Of Wolves and Men: The Berserker and the Vrātya

wolf, berserker, vedic, norse, mythology, vratya

Of Wolves and Men: The Berserker and the Vrātya

Gwendolyn Taunton


Lupine symbolism is said to be one of the defining points of the Indo-European Traditions, and it is hard to cite an Indo-European civilization in which the wolf did not occupy a role of prominence. From the birth of Romulus and Remus and the foundation of Rome through to modern times, the wolf has always occupied an eminent position of privilege in the mind of the Indo-European. This is still evident today – even Hollywood cannot bypass the lonely figure of the wolf at night, for the werewolf has survived on in popular myth to this day. A number of important deities, ranging from Óðin to the Greek Apollo, can be found with a wolf by their side. That the wolf, and occasionally its canine cousin the dog, were important ritual animals cannot be doubted. At times though the important role of these animals crossed over from the natural world of the wilderness into the civilized world of man, where the boundaries between human and animal became blurred. One such occupant of this transitional space is the werewolf, another figure is that of the Nordic or Teutonic Berserker. Even older still, there is the tale of the Vrātya, dating back to the most archaic elements of Vedic society, almost completely buried by the past. The Berserker and the Vrātya together constitute what is perhaps one of the oldest Traditions, for both share a number of significant features in common, which can be found dispersed amongst other Indo-European peoples also; martial brotherhoods existed among the Greeks, Scythians, Persians, Dacians, Celts, and Germans in which initiates magically assumed lupine features.[1] Known partly for their fury in combat, partly for the use of magical means to subdue the enemy, these myths persist today in the popular myth of the werewolf. Whilst the literal rendition of the berserker is ‘warriors in shirts (sekr) of bear’, the berserkers were thought to be also able to shift their form into that of a wolf. [2] For the purpose of this writing, we will concentrate only on the symbolism of the wolf.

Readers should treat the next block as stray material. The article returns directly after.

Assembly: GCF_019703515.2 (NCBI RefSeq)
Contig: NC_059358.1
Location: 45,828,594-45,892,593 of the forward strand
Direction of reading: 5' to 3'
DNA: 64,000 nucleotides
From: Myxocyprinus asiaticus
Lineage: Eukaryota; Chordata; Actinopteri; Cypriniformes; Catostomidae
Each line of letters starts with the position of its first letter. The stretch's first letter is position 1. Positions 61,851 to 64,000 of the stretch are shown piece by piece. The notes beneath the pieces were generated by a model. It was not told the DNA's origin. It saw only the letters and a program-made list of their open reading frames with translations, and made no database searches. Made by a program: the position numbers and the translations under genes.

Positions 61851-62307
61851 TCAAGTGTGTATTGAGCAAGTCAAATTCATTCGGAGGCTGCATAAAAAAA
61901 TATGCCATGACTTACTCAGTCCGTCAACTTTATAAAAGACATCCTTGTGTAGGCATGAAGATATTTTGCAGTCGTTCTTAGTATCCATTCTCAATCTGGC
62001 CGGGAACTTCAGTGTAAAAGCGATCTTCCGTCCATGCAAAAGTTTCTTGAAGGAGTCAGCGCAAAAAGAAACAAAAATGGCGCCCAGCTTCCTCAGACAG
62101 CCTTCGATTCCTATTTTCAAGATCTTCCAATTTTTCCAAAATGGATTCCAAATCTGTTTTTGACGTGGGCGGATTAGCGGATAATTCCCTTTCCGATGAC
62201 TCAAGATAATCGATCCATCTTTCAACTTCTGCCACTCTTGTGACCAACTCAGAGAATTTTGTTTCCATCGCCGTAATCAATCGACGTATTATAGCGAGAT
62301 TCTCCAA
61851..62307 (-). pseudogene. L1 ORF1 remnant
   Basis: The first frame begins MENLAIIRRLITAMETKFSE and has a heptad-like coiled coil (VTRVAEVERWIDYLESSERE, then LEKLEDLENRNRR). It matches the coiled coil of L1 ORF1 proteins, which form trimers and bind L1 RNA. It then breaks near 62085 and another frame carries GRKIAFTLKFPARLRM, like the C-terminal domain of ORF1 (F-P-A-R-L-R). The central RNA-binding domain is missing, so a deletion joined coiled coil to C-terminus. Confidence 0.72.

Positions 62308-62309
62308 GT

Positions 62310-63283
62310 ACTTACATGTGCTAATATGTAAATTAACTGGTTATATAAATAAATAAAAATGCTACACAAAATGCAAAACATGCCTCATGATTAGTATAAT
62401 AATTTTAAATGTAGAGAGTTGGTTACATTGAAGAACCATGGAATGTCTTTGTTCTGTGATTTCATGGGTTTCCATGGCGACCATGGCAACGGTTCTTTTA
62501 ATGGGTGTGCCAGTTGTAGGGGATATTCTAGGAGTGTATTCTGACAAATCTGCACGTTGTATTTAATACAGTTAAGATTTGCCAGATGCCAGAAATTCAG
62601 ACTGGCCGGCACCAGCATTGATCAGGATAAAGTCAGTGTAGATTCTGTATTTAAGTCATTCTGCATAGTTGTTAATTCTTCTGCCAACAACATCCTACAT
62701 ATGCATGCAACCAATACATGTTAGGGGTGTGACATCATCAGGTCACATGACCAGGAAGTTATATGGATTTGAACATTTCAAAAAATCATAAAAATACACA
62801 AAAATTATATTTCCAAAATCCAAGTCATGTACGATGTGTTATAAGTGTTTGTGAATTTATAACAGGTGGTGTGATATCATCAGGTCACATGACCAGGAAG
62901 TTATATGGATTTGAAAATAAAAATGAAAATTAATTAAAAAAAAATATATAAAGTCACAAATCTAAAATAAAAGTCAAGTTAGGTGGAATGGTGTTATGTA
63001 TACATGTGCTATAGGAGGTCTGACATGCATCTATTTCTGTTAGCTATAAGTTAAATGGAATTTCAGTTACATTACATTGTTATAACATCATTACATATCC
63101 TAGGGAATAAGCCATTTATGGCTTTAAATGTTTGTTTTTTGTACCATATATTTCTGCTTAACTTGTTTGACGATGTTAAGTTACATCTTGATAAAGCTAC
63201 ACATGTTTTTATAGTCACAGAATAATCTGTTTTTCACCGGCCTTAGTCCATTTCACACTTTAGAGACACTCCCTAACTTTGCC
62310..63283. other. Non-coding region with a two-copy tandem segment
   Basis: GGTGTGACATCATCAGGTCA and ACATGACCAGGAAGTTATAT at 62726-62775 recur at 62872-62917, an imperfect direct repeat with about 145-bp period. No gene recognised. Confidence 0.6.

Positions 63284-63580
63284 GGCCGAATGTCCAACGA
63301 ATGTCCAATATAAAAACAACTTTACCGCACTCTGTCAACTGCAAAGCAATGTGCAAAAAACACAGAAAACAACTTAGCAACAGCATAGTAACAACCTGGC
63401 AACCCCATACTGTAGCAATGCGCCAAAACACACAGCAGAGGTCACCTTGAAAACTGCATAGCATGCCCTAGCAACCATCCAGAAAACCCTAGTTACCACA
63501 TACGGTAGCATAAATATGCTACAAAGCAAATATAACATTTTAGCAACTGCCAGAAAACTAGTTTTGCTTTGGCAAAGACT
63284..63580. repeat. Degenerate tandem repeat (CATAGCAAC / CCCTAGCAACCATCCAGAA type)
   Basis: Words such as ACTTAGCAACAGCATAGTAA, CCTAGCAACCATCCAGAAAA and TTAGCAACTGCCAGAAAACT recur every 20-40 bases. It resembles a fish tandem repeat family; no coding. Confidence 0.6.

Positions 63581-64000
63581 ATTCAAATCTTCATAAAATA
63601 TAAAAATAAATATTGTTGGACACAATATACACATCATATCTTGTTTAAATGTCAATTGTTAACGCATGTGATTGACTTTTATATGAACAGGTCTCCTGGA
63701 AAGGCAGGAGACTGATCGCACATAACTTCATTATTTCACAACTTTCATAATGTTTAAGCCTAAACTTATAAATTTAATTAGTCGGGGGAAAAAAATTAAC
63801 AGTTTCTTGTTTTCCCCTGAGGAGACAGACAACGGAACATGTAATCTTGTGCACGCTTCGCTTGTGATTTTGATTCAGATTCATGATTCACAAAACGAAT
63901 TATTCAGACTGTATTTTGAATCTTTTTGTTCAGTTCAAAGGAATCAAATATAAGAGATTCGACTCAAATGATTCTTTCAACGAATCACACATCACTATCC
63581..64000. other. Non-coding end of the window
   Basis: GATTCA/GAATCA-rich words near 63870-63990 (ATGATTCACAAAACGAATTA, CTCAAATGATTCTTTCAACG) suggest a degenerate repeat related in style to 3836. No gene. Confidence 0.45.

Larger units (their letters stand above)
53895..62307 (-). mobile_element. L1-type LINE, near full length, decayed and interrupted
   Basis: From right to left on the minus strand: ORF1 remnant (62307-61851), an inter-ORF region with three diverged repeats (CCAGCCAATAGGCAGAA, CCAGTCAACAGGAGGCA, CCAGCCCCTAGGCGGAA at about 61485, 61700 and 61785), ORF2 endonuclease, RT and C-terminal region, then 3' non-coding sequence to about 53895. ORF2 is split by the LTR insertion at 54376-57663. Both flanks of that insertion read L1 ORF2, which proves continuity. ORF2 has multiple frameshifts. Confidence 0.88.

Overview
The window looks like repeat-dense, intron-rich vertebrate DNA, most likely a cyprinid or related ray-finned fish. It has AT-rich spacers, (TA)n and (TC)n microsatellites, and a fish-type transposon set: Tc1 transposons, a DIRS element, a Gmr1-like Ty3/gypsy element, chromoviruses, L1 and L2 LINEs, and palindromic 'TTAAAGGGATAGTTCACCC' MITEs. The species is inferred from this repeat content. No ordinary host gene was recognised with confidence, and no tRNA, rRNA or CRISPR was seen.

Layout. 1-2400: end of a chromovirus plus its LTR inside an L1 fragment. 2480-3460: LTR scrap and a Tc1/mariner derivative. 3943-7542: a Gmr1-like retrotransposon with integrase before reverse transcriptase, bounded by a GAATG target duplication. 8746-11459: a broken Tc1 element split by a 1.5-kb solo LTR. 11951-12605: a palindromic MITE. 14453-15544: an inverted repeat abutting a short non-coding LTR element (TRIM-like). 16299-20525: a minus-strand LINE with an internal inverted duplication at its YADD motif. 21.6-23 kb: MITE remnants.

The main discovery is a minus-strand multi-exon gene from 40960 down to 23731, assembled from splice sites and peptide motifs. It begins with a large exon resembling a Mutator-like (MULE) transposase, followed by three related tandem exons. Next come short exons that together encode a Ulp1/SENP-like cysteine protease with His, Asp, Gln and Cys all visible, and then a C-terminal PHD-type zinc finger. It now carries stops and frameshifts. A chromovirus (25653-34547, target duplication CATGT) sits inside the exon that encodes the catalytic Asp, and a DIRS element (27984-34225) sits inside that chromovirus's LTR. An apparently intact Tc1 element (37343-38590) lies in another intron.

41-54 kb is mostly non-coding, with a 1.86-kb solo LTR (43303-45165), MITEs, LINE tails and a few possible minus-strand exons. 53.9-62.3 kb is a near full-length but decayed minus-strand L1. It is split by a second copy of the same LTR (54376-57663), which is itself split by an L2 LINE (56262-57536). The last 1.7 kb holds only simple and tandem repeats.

The fact that the Berserker was strongly connected to wolves as well as possessing the aforementioned association with bears is illustrated by the use of their alternative title ‘wolf-coat’.[3] It is probable that this name was used in connection with the wearing of some symbol of the wolf such as a wolfskin belt, for popular tradition in Norway records that ‘shape-changers’, were men who turned into beasts at night and would don a belt of wolfskin before they left the house.[4] The traditional garb of the wolf-skin coat is also attested to by the Hrafnsmál, a poem composed c. 900 CE, in which the Berserkers are described as the privileged warriors of Harald Fairhair of Vesthold in Norway; they are described as receiving rich gifts from the king because of their fierce fighting qualities, and also referred to as ‘wolf-coats’:[5]

          Wolf-coats are they called, those who bear swords

Stained with blood in the battle.

They redden spears when they come to the slaughter,

Acting together like one.[6]

The connection between the Berserker and lupine/canine symbolism can also be seen in the Icelandic Eddas which name Hundingr as the king of Hundland, “Dog-land”.[7] Similarly, the pre-tenth-century Anglo-Saxon Widsith mentions the Hundingar as a dog-headed people; while the “werewolf” (ulfhednar) military brotherhoods of the Germanic tribes elsewhere fought alongside “half-dogs” (halfhundingas).[8]